FILE - In this April 4, 2019, file photo, NCAA President Mark Emmert answers questions during a news conference at the Final Four college basketball tournament in Minneapolis. The NCAA is set to delay a potential landmark vote on legislation that would permit college athletes to be compensated for their fame for the first time after the association received a warning from the Department of Justice about potential antitrust violations. NCAA President Mark Emmert on Saturday, Jan. 9, 2020, emailed a letter to Makan Delrahim, assistant attorney general of the DOJ's antitrust division, saying he strongly recommended putting off votes on new name, image and likeness rules by two key legislative bodies that had been scheduled for next week. (AP Photo/Matt York, File)

NCAA D1 Council holds off on athlete compensation, transfers

Jan. 11, 2021 8:31 PM EST

The NCAA delayed votes on legislation that would permit college athletes to cash in on their popularity for the first time and to transfer to another school without having to sit out one year. The issues, originally scheduled to be voted on by the Division I Council on Monday, were expected to be the main...

FILE - In this April 4, 2019, file photo, NCAA President Mark Emmert answers questions during a news conference at the Final Four college basketball tournament in Minneapolis. The NCAA is set to delay a potential landmark vote on legislation that would permit college athletes to be compensated for their fame for the first time after the association received a warning from the Department of Justice about potential antitrust violations. NCAA President Mark Emmert on Saturday, Jan. 9, 2020, emailed a letter to Makan Delrahim, assistant attorney general of the DOJ's antitrust division, saying he strongly recommended putting off votes on new name, image and likeness rules by two key legislative bodies that had been scheduled for next week. (AP Photo/Matt York, File)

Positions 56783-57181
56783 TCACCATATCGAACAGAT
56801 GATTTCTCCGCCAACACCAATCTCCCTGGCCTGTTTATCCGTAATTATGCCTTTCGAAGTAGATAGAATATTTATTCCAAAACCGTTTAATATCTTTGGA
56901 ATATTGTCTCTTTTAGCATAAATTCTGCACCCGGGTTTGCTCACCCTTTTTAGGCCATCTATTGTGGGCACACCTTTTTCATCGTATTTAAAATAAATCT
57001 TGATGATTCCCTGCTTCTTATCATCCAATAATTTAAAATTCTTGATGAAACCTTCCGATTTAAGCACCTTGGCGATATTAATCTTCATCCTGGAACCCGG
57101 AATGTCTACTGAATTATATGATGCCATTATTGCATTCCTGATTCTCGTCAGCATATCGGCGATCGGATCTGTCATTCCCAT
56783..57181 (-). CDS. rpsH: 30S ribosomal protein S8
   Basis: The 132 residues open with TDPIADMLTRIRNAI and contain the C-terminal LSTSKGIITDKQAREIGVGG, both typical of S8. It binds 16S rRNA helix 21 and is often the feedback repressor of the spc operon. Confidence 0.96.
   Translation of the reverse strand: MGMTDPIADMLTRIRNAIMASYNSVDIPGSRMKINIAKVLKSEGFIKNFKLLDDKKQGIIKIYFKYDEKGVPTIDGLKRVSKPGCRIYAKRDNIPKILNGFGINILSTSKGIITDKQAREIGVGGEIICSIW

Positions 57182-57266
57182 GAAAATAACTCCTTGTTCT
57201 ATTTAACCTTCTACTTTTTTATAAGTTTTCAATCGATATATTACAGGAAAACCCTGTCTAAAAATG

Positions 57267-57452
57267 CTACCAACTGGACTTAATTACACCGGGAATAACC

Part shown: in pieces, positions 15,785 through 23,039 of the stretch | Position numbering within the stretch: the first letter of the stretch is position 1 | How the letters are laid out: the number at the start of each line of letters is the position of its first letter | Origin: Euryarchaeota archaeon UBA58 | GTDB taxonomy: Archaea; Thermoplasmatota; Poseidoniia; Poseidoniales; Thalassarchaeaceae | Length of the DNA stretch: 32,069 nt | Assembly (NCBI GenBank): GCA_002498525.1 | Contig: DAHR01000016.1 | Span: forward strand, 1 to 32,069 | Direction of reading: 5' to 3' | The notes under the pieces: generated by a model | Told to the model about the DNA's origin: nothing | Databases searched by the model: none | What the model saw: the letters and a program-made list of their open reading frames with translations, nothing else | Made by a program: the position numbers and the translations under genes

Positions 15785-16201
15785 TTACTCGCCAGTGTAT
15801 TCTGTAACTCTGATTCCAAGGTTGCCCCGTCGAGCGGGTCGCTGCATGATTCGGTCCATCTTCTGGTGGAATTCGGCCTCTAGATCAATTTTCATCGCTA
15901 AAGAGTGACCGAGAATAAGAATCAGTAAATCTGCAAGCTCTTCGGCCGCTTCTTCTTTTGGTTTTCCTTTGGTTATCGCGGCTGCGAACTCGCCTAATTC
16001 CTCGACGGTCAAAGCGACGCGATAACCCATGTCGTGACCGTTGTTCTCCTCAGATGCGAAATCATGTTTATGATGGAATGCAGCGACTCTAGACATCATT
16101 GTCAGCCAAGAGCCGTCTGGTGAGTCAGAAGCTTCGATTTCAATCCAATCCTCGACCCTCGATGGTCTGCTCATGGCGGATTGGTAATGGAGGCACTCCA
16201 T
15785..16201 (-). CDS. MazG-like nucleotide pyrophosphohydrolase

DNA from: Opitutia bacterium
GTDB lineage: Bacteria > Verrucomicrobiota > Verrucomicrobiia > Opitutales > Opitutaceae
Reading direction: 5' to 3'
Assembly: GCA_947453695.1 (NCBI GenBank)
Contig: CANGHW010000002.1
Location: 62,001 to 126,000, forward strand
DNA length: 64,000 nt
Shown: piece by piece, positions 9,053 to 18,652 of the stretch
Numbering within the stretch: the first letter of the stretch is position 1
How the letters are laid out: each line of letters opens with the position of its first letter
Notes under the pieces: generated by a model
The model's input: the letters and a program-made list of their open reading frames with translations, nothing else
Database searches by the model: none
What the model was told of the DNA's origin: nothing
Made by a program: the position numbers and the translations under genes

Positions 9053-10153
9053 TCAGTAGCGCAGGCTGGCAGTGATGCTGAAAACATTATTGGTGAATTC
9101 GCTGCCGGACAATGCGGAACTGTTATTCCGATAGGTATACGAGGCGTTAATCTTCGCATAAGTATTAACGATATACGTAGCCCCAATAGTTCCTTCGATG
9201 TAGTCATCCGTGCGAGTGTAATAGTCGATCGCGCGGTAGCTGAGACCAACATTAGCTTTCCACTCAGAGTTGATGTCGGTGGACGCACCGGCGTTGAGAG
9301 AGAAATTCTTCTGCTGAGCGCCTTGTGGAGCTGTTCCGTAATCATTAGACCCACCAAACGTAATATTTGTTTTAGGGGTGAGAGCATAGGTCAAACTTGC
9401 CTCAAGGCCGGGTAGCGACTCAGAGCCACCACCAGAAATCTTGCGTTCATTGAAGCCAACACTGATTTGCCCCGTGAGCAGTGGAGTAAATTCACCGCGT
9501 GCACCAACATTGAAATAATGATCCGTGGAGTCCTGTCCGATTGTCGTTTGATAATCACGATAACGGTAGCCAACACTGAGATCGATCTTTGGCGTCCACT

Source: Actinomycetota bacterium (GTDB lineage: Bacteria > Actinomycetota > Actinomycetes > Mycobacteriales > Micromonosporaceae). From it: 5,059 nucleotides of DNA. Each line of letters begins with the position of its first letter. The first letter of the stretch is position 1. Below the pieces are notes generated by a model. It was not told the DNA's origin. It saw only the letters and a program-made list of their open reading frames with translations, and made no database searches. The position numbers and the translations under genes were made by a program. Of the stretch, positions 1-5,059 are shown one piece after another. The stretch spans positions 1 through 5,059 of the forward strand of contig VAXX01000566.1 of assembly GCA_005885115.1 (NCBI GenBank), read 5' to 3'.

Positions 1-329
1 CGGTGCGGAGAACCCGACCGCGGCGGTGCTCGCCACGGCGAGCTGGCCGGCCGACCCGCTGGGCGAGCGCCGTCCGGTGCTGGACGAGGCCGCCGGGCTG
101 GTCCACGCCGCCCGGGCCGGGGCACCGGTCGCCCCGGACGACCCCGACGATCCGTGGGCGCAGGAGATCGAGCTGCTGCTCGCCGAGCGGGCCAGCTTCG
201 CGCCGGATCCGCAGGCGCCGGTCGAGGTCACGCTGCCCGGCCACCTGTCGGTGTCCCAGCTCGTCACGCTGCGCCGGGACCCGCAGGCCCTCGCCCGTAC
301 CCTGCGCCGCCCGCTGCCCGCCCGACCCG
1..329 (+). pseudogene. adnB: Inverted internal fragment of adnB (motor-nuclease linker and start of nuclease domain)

After DOJ warning, NCAA to delay vote on compensation rules

Jan. 9, 2021 6:43 PM EST

MIAMI (AP) — The NCAA is set to delay a potential landmark vote on legislation that would permit college athletes to be compensated for their fame for the first time after the association received a warning from the Department of Justice about potential antitrust violations. NCAA President Mark Emmert on...

Vegas newspapers back in court in joint operations dispute

Jan. 5, 2021 7:53 PM EST

LAS VEGAS (AP) — The rival daily newspapers in Nevada’s largest city are trading new broadsides in their years-long legal fight over one of the last remaining joint-operating agreements in the U.S. Attorneys for the Las Vegas Review-Journal and Las Vegas Sun went before a federal magistrate judge...

FILE - In this June 28, 2020 file photo, Texas' Attorney General Ken Paxton waits on the flight line for the arrival of Vice President Mike Pence at Love Field in Dallas. The mass exodus of Paxton's top staff over accusations of bribery against their former boss has left the Republicans seeking $43 million in public funds to replace some of them with outside lawyers to lead a high-profile antitrust lawsuit against Google. (AP Photo/Tony Gutierrez, File)

After top staff exodus, Texas AG seeks $43M for Google suit

Jan. 5, 2021 3:26 PM EST

DALLAS (AP) — The mass exodus of Texas Attorney General Ken Paxton’s top staff over accusations of bribery against their former boss has left the Republican seeking $43 million in public funds to replace some of them with outside lawyers to lead a high-profile antitrust lawsuit against Google....

FILE - In this Sept. 24, 2019, file photo a sign is shown on a Google building at their campus in Mountain View, Calif. Google is formally pushing back on antitrust claims brought against it by the Justice Department two months ago. In a legal filing with the U.S. District Court for the District of Columbia, Google generally denied the legal claims against it and said that people use its search engine “because they choose to, not because they are forced to or because they cannot easily find alternative ways to search for information on the Internet.” (AP Photo/Jeff Chiu, File)

Google rejects DOJ antitrust claims in court filing

Dec. 22, 2020 9:28 AM EST

Google is pushing back in court this week on antitrust claims brought against it by the Justice Department two months ago. In a legal filing with the U.S. District Court for the District of Columbia, Google denied or partially rejected almost 200 specific complaints against it. On only one count, that Google was...